Feeling under the weather after indulging in an egg or two can be quite disconcerting. If symptoms like stomach cramps, vomiting, diarrhea or uncomfortable rashes consistently appear post-mealtime, it might be time to consider a potential intolerance or allergy to eggs.
Spotting the Symptoms
Egg intolerance and egg allergy often elicit different physical reactions. Although both can result in stomach distress, an egg allergy stands apart with its ability to affect the respiratory system. Some of the possible symptoms include:
- Shortness of breath
- Difficulty breathing
- Repetitive cough
- Tightness in throat
- Hoarse voice
Further, some individuals might experience a weak pulse, pale or blue skin color, hives, swelling of the tongue or lips, dizziness, or confusion. If you or your child show any of these symptoms, it is crucial to consult an allergist immediately.
Egg Intolerance vs. Egg Allergy
Egg intolerance, while uncomfortable bordering on severe, typically is not life-threatening. It is essentially a disagreeable physical reaction to the consumption of eggs, manifesting mainly as gastrointestinal upset symptoms. On the other hand, an egg allergy, especially common in children, could lead to severe symptoms.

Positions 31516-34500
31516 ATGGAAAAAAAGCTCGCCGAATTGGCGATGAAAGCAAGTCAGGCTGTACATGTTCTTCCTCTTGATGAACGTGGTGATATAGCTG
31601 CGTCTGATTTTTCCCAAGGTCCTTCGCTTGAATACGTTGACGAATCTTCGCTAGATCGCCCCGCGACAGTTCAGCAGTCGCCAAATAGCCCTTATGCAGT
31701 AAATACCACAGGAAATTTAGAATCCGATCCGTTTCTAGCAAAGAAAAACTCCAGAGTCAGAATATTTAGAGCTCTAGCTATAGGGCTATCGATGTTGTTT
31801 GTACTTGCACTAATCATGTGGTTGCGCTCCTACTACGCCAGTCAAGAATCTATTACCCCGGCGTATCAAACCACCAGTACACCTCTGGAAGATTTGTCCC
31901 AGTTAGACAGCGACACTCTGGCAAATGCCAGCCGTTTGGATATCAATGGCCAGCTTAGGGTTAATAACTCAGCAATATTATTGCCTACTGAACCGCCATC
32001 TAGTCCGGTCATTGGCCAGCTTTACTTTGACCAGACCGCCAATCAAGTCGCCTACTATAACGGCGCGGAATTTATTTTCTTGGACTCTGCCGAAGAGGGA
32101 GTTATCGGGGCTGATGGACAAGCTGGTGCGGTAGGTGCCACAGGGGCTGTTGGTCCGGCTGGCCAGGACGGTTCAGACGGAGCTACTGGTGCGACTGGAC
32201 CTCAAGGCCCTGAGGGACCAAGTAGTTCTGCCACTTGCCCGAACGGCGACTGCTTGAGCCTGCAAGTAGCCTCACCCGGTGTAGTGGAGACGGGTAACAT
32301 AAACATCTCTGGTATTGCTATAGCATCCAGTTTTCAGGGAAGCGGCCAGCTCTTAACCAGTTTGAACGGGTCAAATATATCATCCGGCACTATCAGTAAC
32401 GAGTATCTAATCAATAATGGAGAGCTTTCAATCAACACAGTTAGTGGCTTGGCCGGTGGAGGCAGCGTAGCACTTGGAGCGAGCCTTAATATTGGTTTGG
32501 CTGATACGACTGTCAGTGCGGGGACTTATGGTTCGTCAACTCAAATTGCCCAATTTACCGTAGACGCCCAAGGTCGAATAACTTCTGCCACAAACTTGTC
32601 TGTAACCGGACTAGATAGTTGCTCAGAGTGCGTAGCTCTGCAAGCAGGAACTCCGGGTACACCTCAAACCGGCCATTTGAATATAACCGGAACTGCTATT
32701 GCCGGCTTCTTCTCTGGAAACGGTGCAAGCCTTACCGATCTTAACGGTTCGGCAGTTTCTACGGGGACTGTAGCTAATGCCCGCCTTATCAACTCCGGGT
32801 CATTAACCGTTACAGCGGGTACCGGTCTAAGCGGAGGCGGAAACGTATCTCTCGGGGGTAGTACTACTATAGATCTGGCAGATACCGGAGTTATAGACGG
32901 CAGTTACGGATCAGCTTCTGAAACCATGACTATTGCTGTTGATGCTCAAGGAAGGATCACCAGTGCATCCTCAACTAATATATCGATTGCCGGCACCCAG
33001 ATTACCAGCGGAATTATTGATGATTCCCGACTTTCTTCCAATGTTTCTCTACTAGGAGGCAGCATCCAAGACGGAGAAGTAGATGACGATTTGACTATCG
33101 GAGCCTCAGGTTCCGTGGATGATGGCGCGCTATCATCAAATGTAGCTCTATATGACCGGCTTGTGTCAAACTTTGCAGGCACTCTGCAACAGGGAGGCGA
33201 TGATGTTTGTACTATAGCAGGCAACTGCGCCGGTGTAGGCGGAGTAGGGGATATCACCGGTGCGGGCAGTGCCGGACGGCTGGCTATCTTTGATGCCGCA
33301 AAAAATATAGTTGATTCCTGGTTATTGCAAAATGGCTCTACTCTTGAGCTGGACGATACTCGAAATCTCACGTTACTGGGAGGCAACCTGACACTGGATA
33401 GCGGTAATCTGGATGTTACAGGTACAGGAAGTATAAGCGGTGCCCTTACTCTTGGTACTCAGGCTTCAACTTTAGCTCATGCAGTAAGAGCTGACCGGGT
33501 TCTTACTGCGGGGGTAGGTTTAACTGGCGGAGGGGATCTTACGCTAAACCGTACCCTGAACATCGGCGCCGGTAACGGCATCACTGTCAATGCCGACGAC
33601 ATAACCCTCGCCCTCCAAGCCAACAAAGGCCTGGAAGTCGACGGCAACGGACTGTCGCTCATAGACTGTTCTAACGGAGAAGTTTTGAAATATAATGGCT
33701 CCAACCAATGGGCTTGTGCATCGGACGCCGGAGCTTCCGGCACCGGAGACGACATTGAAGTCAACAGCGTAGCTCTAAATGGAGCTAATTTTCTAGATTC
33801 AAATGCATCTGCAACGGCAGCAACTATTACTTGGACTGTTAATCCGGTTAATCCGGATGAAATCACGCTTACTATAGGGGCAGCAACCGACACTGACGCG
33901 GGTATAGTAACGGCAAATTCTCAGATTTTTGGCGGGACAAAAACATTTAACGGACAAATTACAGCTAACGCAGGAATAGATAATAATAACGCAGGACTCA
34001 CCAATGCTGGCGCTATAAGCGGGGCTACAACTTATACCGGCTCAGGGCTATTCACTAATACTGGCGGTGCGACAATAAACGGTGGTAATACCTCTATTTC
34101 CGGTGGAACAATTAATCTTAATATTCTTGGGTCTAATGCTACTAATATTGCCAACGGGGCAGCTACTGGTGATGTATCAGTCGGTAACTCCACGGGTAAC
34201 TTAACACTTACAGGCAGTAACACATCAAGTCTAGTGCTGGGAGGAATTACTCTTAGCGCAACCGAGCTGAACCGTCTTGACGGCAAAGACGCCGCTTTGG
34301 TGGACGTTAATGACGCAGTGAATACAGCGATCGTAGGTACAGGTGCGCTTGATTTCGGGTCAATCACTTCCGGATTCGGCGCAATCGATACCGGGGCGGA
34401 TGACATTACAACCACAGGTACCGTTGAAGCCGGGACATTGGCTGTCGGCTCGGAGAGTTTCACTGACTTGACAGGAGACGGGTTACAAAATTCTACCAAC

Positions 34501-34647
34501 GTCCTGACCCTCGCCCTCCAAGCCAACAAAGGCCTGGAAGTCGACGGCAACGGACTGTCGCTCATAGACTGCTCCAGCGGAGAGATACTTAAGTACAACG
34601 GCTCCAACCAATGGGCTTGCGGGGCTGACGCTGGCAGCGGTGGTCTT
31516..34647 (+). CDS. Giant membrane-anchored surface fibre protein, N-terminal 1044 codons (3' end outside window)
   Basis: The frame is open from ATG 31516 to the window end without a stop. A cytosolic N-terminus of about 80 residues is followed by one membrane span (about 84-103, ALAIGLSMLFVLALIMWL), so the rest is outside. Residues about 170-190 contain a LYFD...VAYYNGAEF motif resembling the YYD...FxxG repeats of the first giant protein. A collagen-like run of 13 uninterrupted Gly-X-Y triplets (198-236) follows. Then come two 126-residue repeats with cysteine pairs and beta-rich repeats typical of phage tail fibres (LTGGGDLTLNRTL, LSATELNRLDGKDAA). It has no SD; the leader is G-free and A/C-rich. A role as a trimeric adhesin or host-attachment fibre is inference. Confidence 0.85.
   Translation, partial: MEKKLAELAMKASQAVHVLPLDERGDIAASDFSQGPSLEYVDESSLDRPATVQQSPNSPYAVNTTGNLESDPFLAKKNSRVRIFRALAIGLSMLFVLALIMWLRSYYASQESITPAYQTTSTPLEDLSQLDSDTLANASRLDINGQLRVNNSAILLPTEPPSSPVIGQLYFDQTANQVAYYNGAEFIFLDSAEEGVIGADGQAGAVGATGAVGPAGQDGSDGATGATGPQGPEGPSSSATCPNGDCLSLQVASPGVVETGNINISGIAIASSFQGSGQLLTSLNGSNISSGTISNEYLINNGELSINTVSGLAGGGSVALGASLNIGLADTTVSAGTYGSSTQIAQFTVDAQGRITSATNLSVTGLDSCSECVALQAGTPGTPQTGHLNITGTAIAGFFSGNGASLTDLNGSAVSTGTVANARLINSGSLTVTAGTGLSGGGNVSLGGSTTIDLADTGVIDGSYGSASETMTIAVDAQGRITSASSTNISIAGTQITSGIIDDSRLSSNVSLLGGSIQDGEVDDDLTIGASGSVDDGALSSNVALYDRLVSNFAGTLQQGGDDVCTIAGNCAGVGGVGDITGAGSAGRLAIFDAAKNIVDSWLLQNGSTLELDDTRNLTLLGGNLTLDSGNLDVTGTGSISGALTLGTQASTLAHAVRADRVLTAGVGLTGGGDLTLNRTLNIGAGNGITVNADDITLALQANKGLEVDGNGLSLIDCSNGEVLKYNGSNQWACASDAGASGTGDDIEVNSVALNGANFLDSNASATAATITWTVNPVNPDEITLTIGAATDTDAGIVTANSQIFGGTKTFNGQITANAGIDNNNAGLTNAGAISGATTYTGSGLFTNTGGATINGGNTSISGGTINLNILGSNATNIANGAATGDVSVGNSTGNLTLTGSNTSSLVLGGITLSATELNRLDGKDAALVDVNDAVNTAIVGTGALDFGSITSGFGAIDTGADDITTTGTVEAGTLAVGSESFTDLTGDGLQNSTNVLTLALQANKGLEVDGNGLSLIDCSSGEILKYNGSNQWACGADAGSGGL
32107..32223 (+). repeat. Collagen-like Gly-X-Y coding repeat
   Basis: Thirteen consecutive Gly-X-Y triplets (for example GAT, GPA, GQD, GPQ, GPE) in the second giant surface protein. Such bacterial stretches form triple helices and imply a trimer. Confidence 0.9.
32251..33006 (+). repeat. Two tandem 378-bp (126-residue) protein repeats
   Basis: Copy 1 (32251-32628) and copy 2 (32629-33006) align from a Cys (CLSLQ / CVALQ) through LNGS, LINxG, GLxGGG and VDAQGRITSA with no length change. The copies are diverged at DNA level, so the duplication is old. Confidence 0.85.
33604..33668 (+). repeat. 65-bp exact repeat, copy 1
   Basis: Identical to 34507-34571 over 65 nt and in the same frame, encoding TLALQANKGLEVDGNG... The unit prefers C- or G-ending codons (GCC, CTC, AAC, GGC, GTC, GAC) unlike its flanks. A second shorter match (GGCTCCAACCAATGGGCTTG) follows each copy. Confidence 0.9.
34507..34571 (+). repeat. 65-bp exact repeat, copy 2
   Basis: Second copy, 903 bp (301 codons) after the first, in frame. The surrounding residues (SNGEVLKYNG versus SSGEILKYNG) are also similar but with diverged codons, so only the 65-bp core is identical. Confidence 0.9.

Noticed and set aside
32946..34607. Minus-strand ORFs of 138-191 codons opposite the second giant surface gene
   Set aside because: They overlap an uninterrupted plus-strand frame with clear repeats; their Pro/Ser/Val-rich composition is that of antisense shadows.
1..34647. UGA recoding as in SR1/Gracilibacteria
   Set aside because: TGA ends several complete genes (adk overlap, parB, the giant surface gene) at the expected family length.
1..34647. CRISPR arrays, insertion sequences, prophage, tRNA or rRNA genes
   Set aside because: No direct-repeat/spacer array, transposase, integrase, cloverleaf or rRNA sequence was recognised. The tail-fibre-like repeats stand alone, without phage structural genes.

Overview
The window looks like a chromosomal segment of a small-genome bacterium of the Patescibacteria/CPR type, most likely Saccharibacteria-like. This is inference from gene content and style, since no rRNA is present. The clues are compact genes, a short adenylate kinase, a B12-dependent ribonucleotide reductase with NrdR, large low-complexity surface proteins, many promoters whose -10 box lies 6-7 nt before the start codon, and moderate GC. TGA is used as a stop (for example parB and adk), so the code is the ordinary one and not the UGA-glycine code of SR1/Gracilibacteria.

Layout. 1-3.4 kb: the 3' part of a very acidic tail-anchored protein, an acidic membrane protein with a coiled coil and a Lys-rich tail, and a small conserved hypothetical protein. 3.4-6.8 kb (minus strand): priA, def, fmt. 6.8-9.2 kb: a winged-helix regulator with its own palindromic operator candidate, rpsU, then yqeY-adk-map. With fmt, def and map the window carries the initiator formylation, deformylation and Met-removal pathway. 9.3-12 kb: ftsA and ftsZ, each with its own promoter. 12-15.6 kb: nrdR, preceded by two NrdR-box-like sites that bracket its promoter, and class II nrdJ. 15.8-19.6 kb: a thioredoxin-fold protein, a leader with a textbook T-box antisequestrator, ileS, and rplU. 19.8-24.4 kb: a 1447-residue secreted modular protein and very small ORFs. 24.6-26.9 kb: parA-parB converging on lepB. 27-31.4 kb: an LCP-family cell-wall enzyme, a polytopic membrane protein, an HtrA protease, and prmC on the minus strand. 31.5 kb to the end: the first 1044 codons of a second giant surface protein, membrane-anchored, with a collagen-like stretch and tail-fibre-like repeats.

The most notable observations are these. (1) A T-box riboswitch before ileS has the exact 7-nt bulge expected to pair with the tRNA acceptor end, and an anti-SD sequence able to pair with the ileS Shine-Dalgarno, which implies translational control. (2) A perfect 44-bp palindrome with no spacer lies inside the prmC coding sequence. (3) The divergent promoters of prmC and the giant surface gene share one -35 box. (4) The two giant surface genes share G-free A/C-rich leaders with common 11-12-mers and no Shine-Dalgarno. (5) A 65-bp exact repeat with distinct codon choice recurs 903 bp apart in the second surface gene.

Can Egg Allergy Cause Nutrient Deficiencies?
Eggs are a nutrient-dense food. So, aside from the physical discomfort and distress from the symptoms, individuals allergic to eggs might also miss out on vital nutrients that eggs provide.
Acknowledging the Non-necessary
It’s evident, if your body reacts adversely to egg consumption, it is essential to acknowledge these symptoms. These non-necessary indicators can crucially signal that it’s time to seek professional advice.
The Final Word
Egg intolerance is more than just bloating and cramps. Understanding the complexity of egg intolerance and allergy, the symptoms, and the potential risks, are the first steps towards managing it effectively. If you or a loved one experiences any of the symptoms mentioned, it’s time to seek professional medical advice.
Remember, stomach ache after eating eggs isn’t exactly ‘normal’, but it’s also not an anomaly. It’s your body’s way of signalling that it’s time to reconsider your diet or seek help. Just don’t overlook the signals, and stay healthy!